Good adaptation of the classic Victorian melodrama
EAST LYNNE (1925)
IMDb lists two dozen film versions of Mrs. Henry Wood's classic Victorian melodrama, stretching from the first silent version in 1902 to the BBC color mini-series in 1982. To my knowledge only four survive, two silent and two talkies.
I have reviewed on IMDb the 1916 Theda Bara version, the 1931 Ann Harding version, and most recently the 1982 BBC production. The 1925 silent version with Alma Rubens is being considered below. Interesting that Fox owned the rights to the work and produced the 1916, 1925 and 1931 versions.
I am surprised to find I am the first to review the 1925 version, despite its being available on DVD for a few years now, and to provide the timing of the piece.
I have seen Rubens only once prior, in the 1929 SHOW BOAT, which was one of her final films. She died at age 33 in 1931, a victim of drug and alcohol addiction.
First off, the production values have increased tremendously over the 1916 version, which made do with small, barely furnished rooms and outdoor shots. Here is Fox doing its best with lavish art direction for both exterior village shots and interiors.
Rubens, like Bara before her and Lisa Eichorn after her, plays her as something of a simp, a victim, spineless, vapid and stupid. She almost deserves by her own stupidity what happens to her. Contrast to this the brave, stalwart, Oscar-worthy performance of Ann Harding in the 1931 sound version.
New bits in this 1925 version:
Carlyle is already friendly with the Hare family at the outset. Marriage is expected between he and Barbara. Good directorial touch with Mr. Hare being a control freak and losing the battle re his geese and his garden.
Much is made of the Hares being of West Lynne and Carlyle buying East Lynne. Here as in the 1982 TV version, Isabel and Levison are courting prior to her father's death and her incurring his debts. Levison throws her over and Carlyle marries her. She accepts Carlyle so as not to be thrown into the street and to take over her old home as hostess.
The subplot of Richard falsely accused of Mr. Hallijohn's murder enters at 31 minutes. At 34 minutes Isabel, now married, again meets Levison.
Carlyle's sister, Cornelia, is not presented here as an evil-doer, trying to destroy her brother's marriage, but something of a comic figure, playing her harp and being romanced by a Mr. Dill. No one likes her harp playing.
Leslie Fenton as Richard Hare, falsely accused of murder, is striking here as a handsome man, giving a fine performance. Odd he never went anywhere in the hierarchy of stardom.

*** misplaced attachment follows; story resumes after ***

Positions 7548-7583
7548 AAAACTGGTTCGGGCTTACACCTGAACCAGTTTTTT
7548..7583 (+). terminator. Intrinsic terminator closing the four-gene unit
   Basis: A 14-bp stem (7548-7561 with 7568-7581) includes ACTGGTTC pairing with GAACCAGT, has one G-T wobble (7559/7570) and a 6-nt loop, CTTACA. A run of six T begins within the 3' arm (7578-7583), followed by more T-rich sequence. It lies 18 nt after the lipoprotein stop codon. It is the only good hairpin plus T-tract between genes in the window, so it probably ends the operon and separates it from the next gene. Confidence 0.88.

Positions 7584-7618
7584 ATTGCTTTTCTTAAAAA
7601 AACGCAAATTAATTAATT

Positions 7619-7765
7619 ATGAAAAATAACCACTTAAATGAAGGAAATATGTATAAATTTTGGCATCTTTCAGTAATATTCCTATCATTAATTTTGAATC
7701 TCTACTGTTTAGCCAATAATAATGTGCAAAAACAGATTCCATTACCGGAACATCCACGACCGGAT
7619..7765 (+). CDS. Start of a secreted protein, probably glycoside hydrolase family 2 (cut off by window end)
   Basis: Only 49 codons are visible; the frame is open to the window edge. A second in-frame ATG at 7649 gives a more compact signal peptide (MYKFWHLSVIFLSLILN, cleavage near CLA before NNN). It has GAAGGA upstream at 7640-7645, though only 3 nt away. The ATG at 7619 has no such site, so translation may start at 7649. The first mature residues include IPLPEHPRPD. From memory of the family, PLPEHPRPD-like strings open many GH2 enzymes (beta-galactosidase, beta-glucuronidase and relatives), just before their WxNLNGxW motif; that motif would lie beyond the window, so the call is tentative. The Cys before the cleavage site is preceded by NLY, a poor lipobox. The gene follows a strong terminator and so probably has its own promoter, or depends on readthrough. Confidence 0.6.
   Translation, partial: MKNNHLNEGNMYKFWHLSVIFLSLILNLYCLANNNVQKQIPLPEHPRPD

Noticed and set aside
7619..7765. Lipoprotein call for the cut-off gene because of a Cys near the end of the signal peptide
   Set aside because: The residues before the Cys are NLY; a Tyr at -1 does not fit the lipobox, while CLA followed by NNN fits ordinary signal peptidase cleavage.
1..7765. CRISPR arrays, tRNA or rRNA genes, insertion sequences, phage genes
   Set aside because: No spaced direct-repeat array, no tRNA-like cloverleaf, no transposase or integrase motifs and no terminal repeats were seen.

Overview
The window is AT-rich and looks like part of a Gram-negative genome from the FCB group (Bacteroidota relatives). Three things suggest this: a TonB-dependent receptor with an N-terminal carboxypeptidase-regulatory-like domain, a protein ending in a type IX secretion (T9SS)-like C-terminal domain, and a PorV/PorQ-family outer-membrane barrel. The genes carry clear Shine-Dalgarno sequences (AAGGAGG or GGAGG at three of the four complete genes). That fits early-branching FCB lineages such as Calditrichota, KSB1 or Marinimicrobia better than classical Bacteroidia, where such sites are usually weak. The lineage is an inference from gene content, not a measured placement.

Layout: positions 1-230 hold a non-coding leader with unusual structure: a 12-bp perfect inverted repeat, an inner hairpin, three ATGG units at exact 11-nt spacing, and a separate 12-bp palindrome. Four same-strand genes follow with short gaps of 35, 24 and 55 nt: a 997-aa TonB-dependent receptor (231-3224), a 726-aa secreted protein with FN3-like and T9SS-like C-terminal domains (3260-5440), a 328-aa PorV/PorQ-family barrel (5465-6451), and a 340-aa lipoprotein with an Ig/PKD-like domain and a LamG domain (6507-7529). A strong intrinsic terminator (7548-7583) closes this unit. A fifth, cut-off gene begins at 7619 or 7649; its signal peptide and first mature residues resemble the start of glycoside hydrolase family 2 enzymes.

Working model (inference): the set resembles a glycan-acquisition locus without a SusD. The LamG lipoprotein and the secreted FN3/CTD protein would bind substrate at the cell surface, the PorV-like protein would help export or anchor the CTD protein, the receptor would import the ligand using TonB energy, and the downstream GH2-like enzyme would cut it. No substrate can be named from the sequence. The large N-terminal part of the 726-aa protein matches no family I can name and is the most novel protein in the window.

Ejected from the plot is the witness to Hallijohn's murder, one Ottway Bethel.
Nice directorial touch of Barbara Hare copying her lover's tossing of an apple before eating it.
Part One ends at 1:10 as Isabel leaves with Levison.
New piece in script Levison encounters Richard Hare in Paris as a menial and denounces him, even though he himself is the murderer.
Part Two ends at 1:23 as Isabel leaves Levison for East Lynne.
Part Three differs from the traditional plot. Isabel is not disfigured in the train accident and is working in a Lynne hospital as a nurse. She is not a governess to her children (always difficult to pull off). She goes to nurse her son, who does not die, due as it is intended to her intervention.
Meanwhile, Levison returns to Alfy and is caught by Richard, who reveals to Barbara the true murderer of her father. A chase ensues, which leads to the burning down of the Hallijohn house. When Richard is cleared, Mr. Hare delivers a packet of money to Alfy, sitting on the steps of her burned house, a nice directorial touch.
Isabel dies of no obvious reason., curtains of the bed parting to release her soul. The film ends on a high note, with Carlyle paying Dill to marry his sister, Cornelia.
The film comes in at 1:54:15.
One wishes the screen had been cleansed for the recording of this for DVD. A nasty spot or two is always dead center in the middle of a face.
The 1925 Fox is better than the 1916 by far. The latter lasted only 75 minutes and retained all the characters and plot points. However, there is more time spent in the 1925 version with character development. The 1931 Fox is even better with an Isabel with spine, but the subplots and characters are all eliminated and the second half of the film is totally re-written. The 1982 BBC version retains all the characters and plot lines.
Ultimately, even though the 1931 version does great harm to the plot , it is the most watchable and most entertaining. Sadly, the last reel remains missing.
0 of 0 people found this review helpful.
Was this review helpful to you?